For anyone who’s ditched cable TV—or at least thought about doing so—2015 was a major turning point.
This was the year in which premium cable channels split from mandatory channel bundles, major streaming services ramped up their original content, and surprising new apps and services came to the fore. It was also a year of exciting new hardware from major players such as Apple, Google, Amazon, and Roku.
I’ve had a blast chronicling it all through my weekly Cord-Cutter Confidential column, and thought I’d cap off the year by highlighting some of the best developments. Here are my picks for the best cord cutting hardware, software, and streaming services for 2015:
Best new streaming service: HBO Now
HBO’s standalone streaming service gets plaudits not just for what it is—namely, a way to watch the latest Game of Thrones and Silicon Valley episodes without a cable TV subscription—but for what it means. By cutting its dependence on cable providers, HBO set a course that other channels can now follow, and that some (such as rival Showtime) already have. No channel has done more to prove that cord-cutting has arrived—and to provoke brainless hysteria from cable-TV’s defenders.
Honorable mention: Sling TV, whose $20 channel bundle finally liberates ESPN from more-expensive cable packages.
Most improved streaming service: Hulu
For a streaming service that’s co-owned by a few major TV networks, Hulu showed a surprising amount of bite in 2015. Subscribers can now avoid the ads for an extra $4 per month, or tack on Showtime for $9 per month (a $2 discount over Showtime’s standalone price). Hulu has also become more aggressive with content, spending $160 million for the streaming rights to Seinfeld, and making exclusive deals with FX and AMC. What once seemed like a giant ad for cable TV is becoming a useful tool in cutting the cord.
Honorable mention: Crackle, which gave its ad-supported service a slick makeover and hosted another season of the excellent Comedians in Cars Getting Coffee.
Best value streamer: Chromecast 2
The best thing about Google’s $35 Chromecast dongle is that you don’t notice its cheapness. Because your phone or tablet acts as the remote control—the TV dongle merely receives instructions on where to stream videos from—Chromecast isn’t bogged down by its low-end processor and non-existent storage. The result is a device that won’t feel outdated even a couple of years from now, provided you can forgive its lack of 4K video support.
Honorable mention: Amazon’s $40 Fire TV Stick, especially now that you can tack on a voice remote for $10 more.
Most surprising embrace of cord-cutting: Time Warner Cable
It’s not terribly shocking that cable providers are now looking for ways to retain their shrinking subscriber base, but who’d have thought the nation’s second-largest cable company would so willingly abandon lucrative set-top box rental fees? Time Warner Cable’s new streaming program lets Internet subscribers tack on broadcast channels for $10 per month, with premium channels for $10 more, or a full suite of cable channels for $50 per month. Customers get a free Roku 3 with no rental fees required. While it’s just a pilot program for now, Time Warner willingly admits that the future is box-free.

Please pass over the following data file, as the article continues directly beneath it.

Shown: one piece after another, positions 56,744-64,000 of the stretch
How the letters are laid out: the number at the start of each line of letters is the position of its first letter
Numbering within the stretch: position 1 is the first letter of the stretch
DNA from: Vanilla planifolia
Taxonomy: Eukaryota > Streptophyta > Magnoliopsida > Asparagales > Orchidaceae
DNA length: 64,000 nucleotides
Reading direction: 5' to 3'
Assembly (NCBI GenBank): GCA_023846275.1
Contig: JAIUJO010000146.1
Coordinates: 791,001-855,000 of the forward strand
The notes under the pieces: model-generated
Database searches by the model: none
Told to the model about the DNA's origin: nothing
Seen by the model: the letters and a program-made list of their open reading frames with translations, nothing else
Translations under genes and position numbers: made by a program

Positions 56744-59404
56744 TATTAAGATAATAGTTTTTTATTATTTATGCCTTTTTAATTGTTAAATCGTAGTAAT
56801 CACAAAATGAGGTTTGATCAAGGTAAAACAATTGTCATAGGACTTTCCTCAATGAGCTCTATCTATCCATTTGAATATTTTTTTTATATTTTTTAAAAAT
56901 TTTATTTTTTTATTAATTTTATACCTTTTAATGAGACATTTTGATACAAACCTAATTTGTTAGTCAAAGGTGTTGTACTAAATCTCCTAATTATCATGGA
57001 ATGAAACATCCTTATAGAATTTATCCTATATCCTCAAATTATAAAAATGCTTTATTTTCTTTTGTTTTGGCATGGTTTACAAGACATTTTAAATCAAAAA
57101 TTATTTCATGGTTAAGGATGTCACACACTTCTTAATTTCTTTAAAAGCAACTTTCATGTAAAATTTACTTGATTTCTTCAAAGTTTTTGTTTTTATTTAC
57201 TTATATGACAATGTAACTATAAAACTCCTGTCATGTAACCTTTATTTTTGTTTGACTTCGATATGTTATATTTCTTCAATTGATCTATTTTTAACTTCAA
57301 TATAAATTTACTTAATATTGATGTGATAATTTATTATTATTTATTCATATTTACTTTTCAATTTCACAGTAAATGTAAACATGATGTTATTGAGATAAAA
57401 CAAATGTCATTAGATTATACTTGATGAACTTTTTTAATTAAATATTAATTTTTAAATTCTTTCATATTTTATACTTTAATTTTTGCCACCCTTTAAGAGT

Honorable mention: Verizon Fios, whose “Custom TV” mini-bundles have prompted a lawsuit from ESPN (but still require expensive set-top box rentals, alas).
Most innovative streaming hardware: Apple TV
Leave it Apple to solve problems we didn’t realize we had: The 2015 Apple TV is the first streaming device to make the touchpad concept work, letting users glide through menu items instead of having to tap a D-pad a dozen times. Factor in Siri voice commands that put other platforms to shame, and you have a streaming platform that’s poised for greatness.
Honorable mention: Sideclick, a clip-on IR blaster that adds volume, power, and other TV controls to streaming remotes.
Best new use of an OTA antenna: Xbox One TV Tuner
The lowly over-the-air antenna is much more powerful than you think, and the Xbox One’s $60 TV tuner is living proof. Beyond just showing free broadcast channels through the console, the tuner lets you access a full programming guide, change channels with Kinect voice commands, and—best of all—stream live channels to phones, tablets, and PCs around the house. It’s a much simpler solution than other networked tuners, and it will get even better when DVR support arrives next year.
Most underrated streaming app: Pluto.tv
Earlier this year, I called Pluto.tv the best cord-cutting app you’re not using. Though it looks like a traditional cable guide at first glance, all of Pluto’s “channels” consist of Internet video, strung together from top sources like YouTube, Vice, The Onion, and Newsy. While Pluto.tv isn’t a new streaming service—it first launched in 2014—it recently got a major interface overhaul and new apps for Roku and Apple TV. If you haven’t tried it yet, now’s the time.
Honorable mention: Ottoplay, a free Chrome extension that automatically generates playlists from videos on Netflix, Hulu, and YouTube.
Cord Cutting MVP: Roku
At a time when Google, Apple, and Amazon all seem to be at each others’ throats, Roku serves as a much-needed neutral party. While its media streamers aren’t the most innovative or technologically advanced, they are the rare devices that support both Amazon Video and Google Play Movies, while incorporating Netflix into their universal search results. The lack of any particular agenda has helped Roku become the default set-top box recommendation when people are looking to cut the cable cord, reducing complications from what can be a scary decision.